Jeff Green & Jerry Hoffman/Shopping Center Business - As increasingly sophisticated and successful public-private partnerships come together with a renewed appreciation for the power and potential of compelling retail and mixed-use environments, a number of exciting projects are emerging–and reshaping urban landscapes across the country.
Such projects can provide a jolt of commercial and social energy into neighborhoods and communities, transforming empty lots and underperforming spaces, infusing municipalities with dynamic retail and mixed-use options, and creating true destinations with a memorable and engaging sense of place.
To optimize on these transformative developments and redevelopments, municipalities need to master a very specific skill set. Publicly-elected decision-makers, civic and community leaders, and municipal agency professionals should have a strong grasp of how to use the tools that cities have in their “toolbox” to assist the owners and developers of mixed-use projects. They should be familiar with strategies and techniques for recruiting and working with developers, property owners, tenant reps and leasing teams, and should have keen insight into the ways in which a well-conceived public-private partnership is essential in transforming a distressed shopping center/mall into a vibrant city-space.
This is particularly urgent in secondary and tertiary markets, where one or two developments can make a relatively dramatic difference, and competition with neighboring municipalities increases the urgency to add compelling spaces that attract popular brands and businesses.
The most basic (and arguably the most important) tools in the development toolbox remain those public-private financial instruments and arrangements. These tools can green-light projects that would otherwise not get built because the margins are simply too fine for private developers to take the risk. The ability of the municipality to use tools like tax abatements, tax incentives, and dedicated sales tax programs to support infrastructure improvements remains a potential difference-maker, particularly for both individual projects and for larger multi-site initiatives. While the basic tools have not appreciably changed over the last few decades, they have become both more popular and more accepted as communities are able to see successful examples of similar projects that were partly funded through these mechanisms.
The big picture isn’t just a vague notion: when it comes to developing with public-private partnerships, it’s a very concrete (and very important) piece of the design and development puzzle. First and foremost, civic and community leaders need to be thinking about a cohesive and coherent master plan for not only the latest proposed project, but for the municipality as a whole. With a detailed master plan and a comprehensive market and feasibility analysis in hand, each component of a proposed project–retail, office, dining/entertainment, multifamily or hotel–can be placed into context not only within the project and across the municipality, but around the region as well.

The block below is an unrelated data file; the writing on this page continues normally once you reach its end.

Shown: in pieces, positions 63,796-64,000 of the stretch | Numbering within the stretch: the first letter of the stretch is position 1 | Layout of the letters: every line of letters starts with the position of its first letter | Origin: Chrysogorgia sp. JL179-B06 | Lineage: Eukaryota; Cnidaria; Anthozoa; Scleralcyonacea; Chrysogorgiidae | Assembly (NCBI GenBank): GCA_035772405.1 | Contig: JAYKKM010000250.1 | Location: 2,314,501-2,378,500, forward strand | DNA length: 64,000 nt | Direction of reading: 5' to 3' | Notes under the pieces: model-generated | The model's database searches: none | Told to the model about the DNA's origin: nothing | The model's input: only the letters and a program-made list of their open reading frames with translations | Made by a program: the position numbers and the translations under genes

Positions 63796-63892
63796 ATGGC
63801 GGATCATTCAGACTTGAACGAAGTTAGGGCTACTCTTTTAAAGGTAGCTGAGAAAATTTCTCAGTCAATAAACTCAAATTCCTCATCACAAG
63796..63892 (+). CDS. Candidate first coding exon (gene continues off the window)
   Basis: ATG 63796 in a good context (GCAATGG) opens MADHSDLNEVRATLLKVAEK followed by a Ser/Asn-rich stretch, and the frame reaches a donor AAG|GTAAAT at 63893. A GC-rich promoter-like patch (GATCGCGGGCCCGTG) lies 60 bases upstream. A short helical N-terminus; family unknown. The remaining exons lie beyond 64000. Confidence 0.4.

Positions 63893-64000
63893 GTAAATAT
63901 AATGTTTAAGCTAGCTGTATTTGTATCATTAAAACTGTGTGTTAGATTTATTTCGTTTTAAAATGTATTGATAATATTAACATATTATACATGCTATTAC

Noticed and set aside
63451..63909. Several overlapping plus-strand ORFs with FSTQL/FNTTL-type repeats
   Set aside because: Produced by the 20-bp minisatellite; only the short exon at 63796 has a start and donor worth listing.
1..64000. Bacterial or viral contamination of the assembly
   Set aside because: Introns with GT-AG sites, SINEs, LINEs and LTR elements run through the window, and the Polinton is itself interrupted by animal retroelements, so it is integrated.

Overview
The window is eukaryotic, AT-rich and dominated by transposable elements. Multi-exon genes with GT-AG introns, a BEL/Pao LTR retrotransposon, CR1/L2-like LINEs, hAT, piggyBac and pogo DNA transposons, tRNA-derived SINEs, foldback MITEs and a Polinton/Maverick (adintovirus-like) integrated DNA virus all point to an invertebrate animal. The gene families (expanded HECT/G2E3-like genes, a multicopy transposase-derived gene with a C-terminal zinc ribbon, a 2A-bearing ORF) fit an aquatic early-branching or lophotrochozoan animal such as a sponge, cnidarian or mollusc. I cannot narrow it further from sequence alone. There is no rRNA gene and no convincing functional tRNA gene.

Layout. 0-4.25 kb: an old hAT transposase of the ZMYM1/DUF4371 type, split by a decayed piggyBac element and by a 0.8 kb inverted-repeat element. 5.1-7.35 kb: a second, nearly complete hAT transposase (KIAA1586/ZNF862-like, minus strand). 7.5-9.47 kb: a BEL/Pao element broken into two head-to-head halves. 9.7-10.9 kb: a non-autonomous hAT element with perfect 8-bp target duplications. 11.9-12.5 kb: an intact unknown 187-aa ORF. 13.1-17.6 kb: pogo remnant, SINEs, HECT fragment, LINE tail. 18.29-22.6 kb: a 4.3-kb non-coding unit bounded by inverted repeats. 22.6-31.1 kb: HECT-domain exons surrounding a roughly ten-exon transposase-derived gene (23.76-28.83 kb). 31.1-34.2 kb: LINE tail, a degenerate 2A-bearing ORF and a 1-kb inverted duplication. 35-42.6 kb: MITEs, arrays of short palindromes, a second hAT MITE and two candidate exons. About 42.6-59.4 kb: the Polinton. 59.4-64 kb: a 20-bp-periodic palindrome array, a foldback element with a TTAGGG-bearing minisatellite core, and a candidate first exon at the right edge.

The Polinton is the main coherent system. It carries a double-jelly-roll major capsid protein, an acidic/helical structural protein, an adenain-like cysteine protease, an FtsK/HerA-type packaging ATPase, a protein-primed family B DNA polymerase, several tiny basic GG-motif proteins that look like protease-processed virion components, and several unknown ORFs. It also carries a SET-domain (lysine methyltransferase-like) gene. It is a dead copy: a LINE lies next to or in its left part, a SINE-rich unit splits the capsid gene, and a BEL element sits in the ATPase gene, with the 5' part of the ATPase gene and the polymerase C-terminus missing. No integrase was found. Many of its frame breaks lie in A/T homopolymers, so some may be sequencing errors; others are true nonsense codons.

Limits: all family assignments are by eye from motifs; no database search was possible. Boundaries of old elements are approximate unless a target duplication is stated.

That same principle applies whether you are evaluating a single site or considering multiple sites. The question that needs to be answered is not just what is supportable on this one piece of property, but what is supportable in the larger civic, market and regional context. A sophisticated market analysis is critically important in order to understand that context. The analyses are all the more essential when neighboring towns or communities are vying for the same uses. The municipality that executes a thoughtfully conceived center and establishes first-to-market status for certain brands or specific uses can get a significant leg up on the competition.
Conducting a comprehensive market and feasibility analysis also helps municipalities facilitate discussions between key stakeholders. This can improve the coordination and integration of different viewpoints and priorities into a cohesive development. Among the most valuable tools in the development toolbox are the stakeholders themselves, and getting everyone engaged both in the early conceptual discussions and throughout the management and construction stages of the process. The earlier the buy-in from those stakeholder groups, the better the outcome will be.
In addition to the wheel-greasing properties of collaborative engagement and popular buy-in, the project can be enhanced by exposure to inspired ideas, valuable feedback, and a wide range of different perspectives. Projects that benefit from stakeholder engagement are more likely to become a successful resource that truly serves the whole community. While involving stakeholders can be a complex challenge, the result is a project that is stronger in the long run. Key stakeholders include business owners, developers, leasing or tenant reps, community leaders, city councils, school board members, and other publicly elected officials.
For stakeholders to work together in a positive, productive and collaborative fashion, relationships between different people and parties must be nurtured and maintained. The strength of both personal and professional relationships plays an important part in any complex project, but the inherently collaborative nature of a public-private initiative makes those relationships critically important. In some respects, those relationships are even more important in secondary and tertiary markets, where everyone knows each other, and the connections between different stakeholders tend to be more pronounced and interwoven. Even projects in larger markets often hinge on impacts and insights that disproportionately affect smaller communities/neighborhoods within those markets. The result is an irony that those outside the industry may find surprising: one of the most important tools in a brick-and-mortar business is the power and possibility of human connections.